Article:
Friday, March 16, 2012
Over that Volokh, Ilya Somin follows up on a potentially important takings case that the Supreme Court may decide to hear:
When I first heard about this case, my reaction was that it was probably precluded by the Supreme Court’s 1992 decision in Yee v. Escondido, which ruled that a California statute imposing rent control on mobile home parks was not a taking, even though state law allowed tenants to renew the rent-controlled leases indefinitely even against the will of the owners. I am no fan of the Yee decision, but the Court is unlikely to overrule it in the near future.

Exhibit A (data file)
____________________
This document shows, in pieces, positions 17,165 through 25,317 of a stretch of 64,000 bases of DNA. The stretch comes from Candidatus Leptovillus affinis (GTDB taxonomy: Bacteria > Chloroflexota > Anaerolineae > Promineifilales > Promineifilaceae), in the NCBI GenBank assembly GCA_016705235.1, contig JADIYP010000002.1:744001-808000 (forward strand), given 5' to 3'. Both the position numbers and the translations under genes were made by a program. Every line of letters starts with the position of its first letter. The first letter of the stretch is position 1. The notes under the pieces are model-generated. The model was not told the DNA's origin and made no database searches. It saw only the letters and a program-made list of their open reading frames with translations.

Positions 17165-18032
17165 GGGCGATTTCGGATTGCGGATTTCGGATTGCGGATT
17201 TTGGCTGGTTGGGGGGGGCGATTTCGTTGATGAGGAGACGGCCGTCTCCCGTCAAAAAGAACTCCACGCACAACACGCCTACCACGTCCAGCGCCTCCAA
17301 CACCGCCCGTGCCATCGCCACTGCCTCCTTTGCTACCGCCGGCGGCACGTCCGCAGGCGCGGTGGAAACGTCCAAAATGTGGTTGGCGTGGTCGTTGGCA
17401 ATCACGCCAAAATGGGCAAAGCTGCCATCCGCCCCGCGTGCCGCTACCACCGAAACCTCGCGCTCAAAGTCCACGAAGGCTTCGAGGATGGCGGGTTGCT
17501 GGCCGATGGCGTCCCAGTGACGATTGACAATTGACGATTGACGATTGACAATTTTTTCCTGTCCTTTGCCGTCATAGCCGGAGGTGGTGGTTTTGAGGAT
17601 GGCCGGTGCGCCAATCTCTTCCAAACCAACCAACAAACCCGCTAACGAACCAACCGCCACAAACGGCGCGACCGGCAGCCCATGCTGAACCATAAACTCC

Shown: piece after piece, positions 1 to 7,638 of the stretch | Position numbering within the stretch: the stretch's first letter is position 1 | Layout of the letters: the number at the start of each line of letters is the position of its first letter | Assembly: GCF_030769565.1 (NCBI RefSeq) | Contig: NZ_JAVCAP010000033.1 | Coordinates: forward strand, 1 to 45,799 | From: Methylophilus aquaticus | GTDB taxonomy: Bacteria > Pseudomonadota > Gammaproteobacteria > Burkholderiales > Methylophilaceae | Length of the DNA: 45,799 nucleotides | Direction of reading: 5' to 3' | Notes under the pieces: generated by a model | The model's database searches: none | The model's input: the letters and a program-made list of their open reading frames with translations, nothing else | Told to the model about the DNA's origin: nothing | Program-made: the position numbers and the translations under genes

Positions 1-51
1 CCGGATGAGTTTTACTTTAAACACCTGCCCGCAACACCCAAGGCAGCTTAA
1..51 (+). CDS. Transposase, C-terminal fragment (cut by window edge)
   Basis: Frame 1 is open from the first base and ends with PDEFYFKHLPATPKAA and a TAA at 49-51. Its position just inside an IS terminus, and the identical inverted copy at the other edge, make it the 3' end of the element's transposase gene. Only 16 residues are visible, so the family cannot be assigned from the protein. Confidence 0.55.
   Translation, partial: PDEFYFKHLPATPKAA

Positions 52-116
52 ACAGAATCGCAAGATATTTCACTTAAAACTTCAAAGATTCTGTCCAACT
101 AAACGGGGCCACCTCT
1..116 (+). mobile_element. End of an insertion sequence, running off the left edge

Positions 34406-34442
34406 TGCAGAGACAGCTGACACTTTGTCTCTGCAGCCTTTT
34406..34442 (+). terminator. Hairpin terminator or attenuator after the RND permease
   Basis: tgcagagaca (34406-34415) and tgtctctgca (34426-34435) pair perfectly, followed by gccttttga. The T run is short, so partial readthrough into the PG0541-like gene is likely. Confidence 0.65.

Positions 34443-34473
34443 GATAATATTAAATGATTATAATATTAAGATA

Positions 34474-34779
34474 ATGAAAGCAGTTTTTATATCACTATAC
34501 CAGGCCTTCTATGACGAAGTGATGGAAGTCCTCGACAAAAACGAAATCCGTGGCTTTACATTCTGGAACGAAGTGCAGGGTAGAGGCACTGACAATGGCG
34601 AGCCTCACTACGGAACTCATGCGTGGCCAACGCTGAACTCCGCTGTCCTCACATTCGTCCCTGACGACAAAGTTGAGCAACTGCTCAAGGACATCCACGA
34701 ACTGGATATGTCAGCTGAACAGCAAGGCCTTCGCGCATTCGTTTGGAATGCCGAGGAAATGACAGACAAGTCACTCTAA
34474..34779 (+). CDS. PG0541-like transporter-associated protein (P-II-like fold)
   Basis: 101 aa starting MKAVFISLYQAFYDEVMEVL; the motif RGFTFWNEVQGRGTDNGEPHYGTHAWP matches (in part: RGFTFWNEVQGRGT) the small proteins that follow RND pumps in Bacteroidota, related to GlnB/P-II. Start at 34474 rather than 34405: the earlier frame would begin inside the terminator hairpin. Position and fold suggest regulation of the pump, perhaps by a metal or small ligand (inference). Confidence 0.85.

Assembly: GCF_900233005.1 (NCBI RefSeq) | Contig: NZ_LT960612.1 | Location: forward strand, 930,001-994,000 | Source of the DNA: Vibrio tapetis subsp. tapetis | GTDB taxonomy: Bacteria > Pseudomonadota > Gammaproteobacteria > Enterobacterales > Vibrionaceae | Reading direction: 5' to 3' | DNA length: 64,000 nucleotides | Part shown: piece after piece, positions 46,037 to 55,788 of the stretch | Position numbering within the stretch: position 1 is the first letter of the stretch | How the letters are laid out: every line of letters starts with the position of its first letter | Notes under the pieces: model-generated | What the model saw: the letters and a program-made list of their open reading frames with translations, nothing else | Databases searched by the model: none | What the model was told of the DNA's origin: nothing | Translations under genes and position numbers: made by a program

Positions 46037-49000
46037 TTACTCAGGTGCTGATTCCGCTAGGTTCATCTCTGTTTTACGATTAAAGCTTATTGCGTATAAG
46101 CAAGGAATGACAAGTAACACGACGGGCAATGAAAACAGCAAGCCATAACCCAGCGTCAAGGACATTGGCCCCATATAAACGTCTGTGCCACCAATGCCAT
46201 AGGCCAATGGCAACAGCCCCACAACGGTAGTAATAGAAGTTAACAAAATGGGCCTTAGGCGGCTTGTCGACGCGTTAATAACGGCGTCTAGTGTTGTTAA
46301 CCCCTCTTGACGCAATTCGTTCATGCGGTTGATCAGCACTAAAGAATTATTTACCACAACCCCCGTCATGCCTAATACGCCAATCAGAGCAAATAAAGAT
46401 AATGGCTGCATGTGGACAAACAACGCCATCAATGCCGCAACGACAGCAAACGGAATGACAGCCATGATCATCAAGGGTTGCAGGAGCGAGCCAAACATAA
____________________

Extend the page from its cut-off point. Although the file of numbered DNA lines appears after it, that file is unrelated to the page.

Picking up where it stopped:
However, there is a crucial difference between Harmon’s case and Yee. In the latter, the Court emphasized that there was no permanent physical occupation of the owners’ property because “the Mobilehome Residency Law provides that a park owner who wishes to change the use of his land may evict his tenants” so long as he then uses the property for something other than a mobile home park. By contrast, as Root describes, the New York City rent control law does not allow Harmon and other landlords to evict their tenants even if they do wish to use the property for something other than rental housing. Effectively, therefore, this is a government-imposed permanent physical occupation of property.